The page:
Clover 3 Tbsp 5 Hours 4-6 Days 1-2 Inches 4 Cups
Fenugreek 4 Tbsp 6 Hours 2-5 Days 1-2 Inches 3 Cups
Flax Seeds 1 Cup 6 Hours 2 Cups
Garbanzo Beans
(Chick Pea)
1 Cup 12-48 Hours 2-4 Days 1/2-1 Inch 4 Cups
Kale Seed 4 Tbsp 4-6 Hours 4-6 Days 3/4-1 Inch 3-4 Cups
Lentil 3/4 Cup 8 Hours 2-3 Days 1/2-1 Inch 4 Cups
Millet 1 Cup 5 Hours 12 Hours 1/16 Inch 3 Cups
Mung Beans 1/3 Cup 8 Hours 4-5 Days 1/4-3 Inches 4 Cups
Mustard Seed 3 Tbsp 5 Hours 3-5 Days 1/2-1 1/2 Inches 3 Cups
Oats, Hulled 1 Cup 8 Hours 1-2 Days 1/8 Inch 1 Cup
Onion Seed 1 Tbsp 4-6 Hours 4-5 Days 1-2 Inches 1 1/2-2 Cups
Pea 1 Cup 8 Hours 2-3 Days 1/2-1 Inch 3 Cups
Pinto Bean 1 Cup 12 Hours 3-4 Days 1/2-1 Inch 3-4 Cups
Pumpkin 1 Cup 6 Hours 1-2 Days 1/8 Inch 2 Cups
Quinoa 1 Cup 3-4 Hours 2-3 Days 1/2 Inch 3 Cups
Radish 3 Tbsp 6 Hours 3-5 Days 3/4-2 Inches 4 Cups
Rye 1 Cup 6-8 Hours 2-3 Days 1/2-3/4 Inch 3 Cups
Sesame Seed,
Hulled
1 Cup 8 Hours 1 1/2 Cups
Sesame Seed,
Unhulled
1 Cup 4-6 Hours 1-2 Days 1/8 Inch 1 Cup
Spelt 1 Cup 6 Hours 1-2 Days 1/4 Inch 3 Cups
Sunflower, Hulled 1 Cup 6-8 Hours 1 Day 1/4-1/2 Inch 2 Cups
Teff 1 Cup 3-4 Hours 1-2 Days 1/8 Inch 3 Cups
Walnuts 3 Cups 4 Hours 4 Cups
Wheat 1 Cup 8-10 Hours 2-3 Days 1/4-3/4 Inch 3 Cups
Wild Rice 1 Cup 12 Hours 2-3 Days Rice Splits 3 Cups

Soaking Nuts and Seeds

    1. Gather your raw, organic nuts or seeds.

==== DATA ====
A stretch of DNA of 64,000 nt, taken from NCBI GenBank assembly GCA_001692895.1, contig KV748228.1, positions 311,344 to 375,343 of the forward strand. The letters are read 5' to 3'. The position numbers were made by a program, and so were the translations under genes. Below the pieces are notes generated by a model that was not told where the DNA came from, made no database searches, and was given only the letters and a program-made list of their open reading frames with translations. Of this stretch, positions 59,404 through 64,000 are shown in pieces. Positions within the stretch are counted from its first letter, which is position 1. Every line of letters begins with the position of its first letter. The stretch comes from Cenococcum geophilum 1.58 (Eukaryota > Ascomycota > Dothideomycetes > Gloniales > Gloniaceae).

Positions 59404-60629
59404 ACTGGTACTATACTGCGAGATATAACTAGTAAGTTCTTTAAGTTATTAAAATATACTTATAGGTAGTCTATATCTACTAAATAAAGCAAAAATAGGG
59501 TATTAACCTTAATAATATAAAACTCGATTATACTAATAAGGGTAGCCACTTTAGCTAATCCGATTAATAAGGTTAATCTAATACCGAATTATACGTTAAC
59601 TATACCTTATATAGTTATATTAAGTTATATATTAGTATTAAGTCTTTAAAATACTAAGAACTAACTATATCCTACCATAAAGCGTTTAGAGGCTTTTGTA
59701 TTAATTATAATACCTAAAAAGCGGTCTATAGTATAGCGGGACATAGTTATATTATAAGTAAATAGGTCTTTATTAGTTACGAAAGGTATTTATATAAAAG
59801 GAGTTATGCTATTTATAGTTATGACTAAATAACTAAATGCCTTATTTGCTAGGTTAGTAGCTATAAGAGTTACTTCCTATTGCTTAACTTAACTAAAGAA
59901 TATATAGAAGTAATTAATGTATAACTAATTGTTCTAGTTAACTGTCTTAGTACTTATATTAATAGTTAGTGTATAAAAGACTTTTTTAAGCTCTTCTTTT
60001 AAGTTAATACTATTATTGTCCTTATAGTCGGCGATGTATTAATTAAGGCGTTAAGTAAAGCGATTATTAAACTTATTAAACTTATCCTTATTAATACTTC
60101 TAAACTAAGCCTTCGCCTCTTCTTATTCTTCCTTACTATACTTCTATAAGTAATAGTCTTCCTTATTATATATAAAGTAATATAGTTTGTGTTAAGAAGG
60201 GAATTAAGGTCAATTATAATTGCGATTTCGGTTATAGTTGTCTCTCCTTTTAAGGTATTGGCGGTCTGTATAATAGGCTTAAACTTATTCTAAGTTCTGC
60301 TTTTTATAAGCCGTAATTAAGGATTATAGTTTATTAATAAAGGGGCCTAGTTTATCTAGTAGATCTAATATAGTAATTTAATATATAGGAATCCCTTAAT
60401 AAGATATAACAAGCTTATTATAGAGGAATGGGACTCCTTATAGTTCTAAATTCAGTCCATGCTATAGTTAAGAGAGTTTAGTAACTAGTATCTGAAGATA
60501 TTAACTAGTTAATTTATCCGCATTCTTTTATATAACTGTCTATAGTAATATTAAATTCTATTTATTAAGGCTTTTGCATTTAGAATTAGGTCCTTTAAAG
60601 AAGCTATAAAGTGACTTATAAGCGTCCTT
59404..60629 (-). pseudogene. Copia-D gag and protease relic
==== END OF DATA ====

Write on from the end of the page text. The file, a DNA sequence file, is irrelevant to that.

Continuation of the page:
1. Rinse them in purified or distilled water.
    1. Place them in a glass or stainless steel bowl.
Soaking Nuts
    1. Cover with twice as much water as the nuts or seeds. (1 cup of nuts to 2 cups of water).
    1. Cover the bowl with something breathable like a cloth towel.
  1. Drain and rinse the nuts or seeds every 3 or 4 hours.

The soak water will contain the enzyme inhibitors which is very acidic to the body so make sure to rinse your nuts and seeds well.



Sprouting Nuts and Seeds

    1. Follow the process above for soaking nuts and seeds.
    1. Place the soaked and rinsed nuts or seeds in a sprouting jar. You can get this online or at a health food store.
    1. Cover the jar with screening, cheesecloth, or sprouting lids.
Sprouting Jar
    1. Put the jar face down, at an angle in a low light place. A dish rack or a high rimmed bowl works well because it allows the excess water to drain out.
    1. Rinse every 8 hours. To rinse: Fill jar with water. Shake vigorously. Drain. Repeat 2-3 times.

Make sure you drain the jar well. Seeds that sit in water can spoil the whole jar!

    1. Once sprouting begins, place in a sun lit area. Don’t place in direct sunlight though. Continue to rinse every 8 hours.
  1. Let the sprouts grow for the suggested number of days.

After the final rinse, let the sprouts dry completely! They should be dry to the touch. This is very important! Refrigerated produce dies quickly. The sprouts can then be stored in the refrigerator for up to 6 weeks.